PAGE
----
Justin gave Joe a new beagle pup for Christmas, so what better way to ring out the old than to take the new baby plus the two granny beagles for a run on the last sunny day of the year. We loaded Cindy and Sandy into the beagle box on the back of the truck and tucked the little one in with his wise and wiley teachers. He was off for his first lesson in tracking rabbits.
     The ground was wet after a soaking rain from the night before, but the weak winter sun was drawing scent up from it. A perfect day to roust out some rabbits. We took the dogs to one of our fields where thorns and Devil’s Shoestring and Barberry bushes have overrun some of the rocky ridges. It’s perfect rabbit territory. The older beagles were anxious to be away and jumped from the truck with alacrity. The pup hung back, unsure of what to do. As soon as they landed the two old girls dropped their noses to the ground and whuffled and snuffled searching for an invisible trail left by any rabbit. The pup was placed on the ground and he followed along behind, pretending to understand what all the sniffing was about. It wasn’t long before one of the human members of our party inadvertently rustled up a rabbit. Shane brushed up against a small thicket and out pelted the fluff-tailed fellow. The dogs were quick to spot the rabbit and took off in hot pursuit. But Bugsy ran straight down the fencerow, outdistancing the dogs in an instant. No matter. They laid their noses to the ground and with their long ears scooping up scent, they followed the rabbit’s invisible trail. Musical howls floated down the valley as the dogs zigzagged across the rocky field. It always amazes me when I see how accurately they can follow a trail made of dead skin cells, hair follicles and rabbit breath. The dogs tracked the rabbit to his den and then we pulled them off to look for another one.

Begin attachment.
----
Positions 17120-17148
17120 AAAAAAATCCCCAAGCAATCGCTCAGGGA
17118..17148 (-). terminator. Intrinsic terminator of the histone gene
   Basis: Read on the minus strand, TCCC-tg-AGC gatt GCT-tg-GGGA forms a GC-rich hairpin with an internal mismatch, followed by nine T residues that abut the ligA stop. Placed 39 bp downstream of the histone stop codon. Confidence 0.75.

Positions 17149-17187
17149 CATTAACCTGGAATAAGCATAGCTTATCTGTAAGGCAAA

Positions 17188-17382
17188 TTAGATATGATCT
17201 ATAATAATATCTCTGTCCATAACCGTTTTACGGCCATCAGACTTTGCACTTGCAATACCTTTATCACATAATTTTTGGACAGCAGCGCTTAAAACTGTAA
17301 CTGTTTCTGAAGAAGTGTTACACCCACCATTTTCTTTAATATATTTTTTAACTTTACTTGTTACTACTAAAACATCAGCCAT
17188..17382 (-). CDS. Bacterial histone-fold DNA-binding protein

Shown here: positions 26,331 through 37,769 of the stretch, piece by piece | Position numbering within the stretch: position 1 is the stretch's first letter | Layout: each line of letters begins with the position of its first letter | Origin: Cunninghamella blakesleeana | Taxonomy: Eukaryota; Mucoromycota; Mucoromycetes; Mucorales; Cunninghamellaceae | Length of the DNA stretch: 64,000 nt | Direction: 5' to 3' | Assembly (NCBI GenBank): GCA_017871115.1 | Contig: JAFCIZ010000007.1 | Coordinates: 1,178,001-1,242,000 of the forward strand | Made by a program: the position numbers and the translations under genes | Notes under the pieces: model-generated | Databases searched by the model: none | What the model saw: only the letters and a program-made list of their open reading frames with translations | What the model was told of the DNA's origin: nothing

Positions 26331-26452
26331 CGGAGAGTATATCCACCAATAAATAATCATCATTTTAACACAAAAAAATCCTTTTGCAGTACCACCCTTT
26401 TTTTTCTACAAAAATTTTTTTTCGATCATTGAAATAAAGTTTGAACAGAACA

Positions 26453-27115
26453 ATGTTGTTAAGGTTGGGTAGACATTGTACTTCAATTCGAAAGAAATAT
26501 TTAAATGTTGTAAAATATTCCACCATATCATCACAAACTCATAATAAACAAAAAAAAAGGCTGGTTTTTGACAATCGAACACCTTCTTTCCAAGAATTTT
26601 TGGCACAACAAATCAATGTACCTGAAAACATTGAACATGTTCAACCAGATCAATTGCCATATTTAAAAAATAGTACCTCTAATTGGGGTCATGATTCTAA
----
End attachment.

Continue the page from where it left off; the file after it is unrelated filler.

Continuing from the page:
For an hour, the beagles circled through the thick brush, tails beating time to the their inhalations. The pup had tired at this point and was tucked in my coat, napping. We had almost given up hope, when the dogs began to yip. They had picked up another trail. Diving into a thorny thicket, they succeeded in dislodging another hare. The rabbit headed west and the dogs, with full throated bays, scrabbled after him. Rabbits always circle back to where they started, so we climbed to a high spot to watch the action. The rabbit would hop far enough ahead to rest in the brush and hide while the dogs worked out his trail. When they closed in, he would leap out ahead again. Thus he led them full circle. On his second pass into the cedars, the rabbit must have made a huge side leap. The dogs lost him there. They worked circles for a while, but were unable to find where he had landed, so we gathered them up and stuffed them back into the dog box. The dogs weren’t tired, but at five o’clock, the sun was already behind the mountains. It was time to go home and celebrate an appropriate end to the Year of the Rabbit.  The Year of the Dragon starts January 23rd.  I wonder what the dogs will chase then?

Dreaming of Dragons.